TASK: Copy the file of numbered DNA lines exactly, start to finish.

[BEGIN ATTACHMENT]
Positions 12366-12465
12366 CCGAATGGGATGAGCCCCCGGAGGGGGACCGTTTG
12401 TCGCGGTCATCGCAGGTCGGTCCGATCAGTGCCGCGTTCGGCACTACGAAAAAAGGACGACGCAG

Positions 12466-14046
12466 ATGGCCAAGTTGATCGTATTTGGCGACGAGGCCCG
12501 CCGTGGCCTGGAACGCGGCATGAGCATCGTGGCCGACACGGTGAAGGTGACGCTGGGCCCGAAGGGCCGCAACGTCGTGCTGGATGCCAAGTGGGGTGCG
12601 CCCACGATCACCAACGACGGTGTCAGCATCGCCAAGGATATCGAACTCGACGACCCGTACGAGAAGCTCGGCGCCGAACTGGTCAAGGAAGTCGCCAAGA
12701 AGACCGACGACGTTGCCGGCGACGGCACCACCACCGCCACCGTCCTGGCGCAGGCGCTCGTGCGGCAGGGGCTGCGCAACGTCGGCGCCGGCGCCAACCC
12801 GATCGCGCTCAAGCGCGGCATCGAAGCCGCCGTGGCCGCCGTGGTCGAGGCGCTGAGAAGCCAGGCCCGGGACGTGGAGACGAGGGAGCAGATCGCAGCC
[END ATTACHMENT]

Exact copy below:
Positions 12366-12465
12366 CCGAATGGGATGAGCCCCCGGAGGGGGACCGTTTG
12401 TCGCGGTCATCGCAGGTCGGTCCGATCAGTGCCGCGTTCGGCACTACGAAAAAAGGACGACGCAG

Positions 12466-14046
12466 ATGGCCAAGTTGATCGTATTTGGCGACGAGGCCCG
12501 CCGTGGCCTGGAACGCGGCATGAGCATCGTGGCCGACACGGTGAAGGTGACGCTGGGCCCGAAGGGCCGCAACGTCGTGCTGGATGCCAAGTGGGGTGCG
12601 CCCACGATCACCAACGACGGTGTCAGCATCGCCAAGGATATCGAACTCGACGACCCGTACGAGAAGCTCGGCGCCGAACTGGTCAAGGAAGTCGCCAAGA
12701 AGACCGACGACGTTGCCGGCGACGGCACCACCACCGCCACCGTCCTGGCGCAGGCGCTCGTGCGGCAGGGGCTGCGCAACGTCGGCGCCGGCGCCAACCC
12801 GATCGCGCTCAAGCGCGGCATCGAAGCCGCCGTGGCCGCCGTGGTCGAGGCGCTGAGAAGCCAGGCCCGGGACGTGGAGACGAGGGAGCAGATCGCAGCC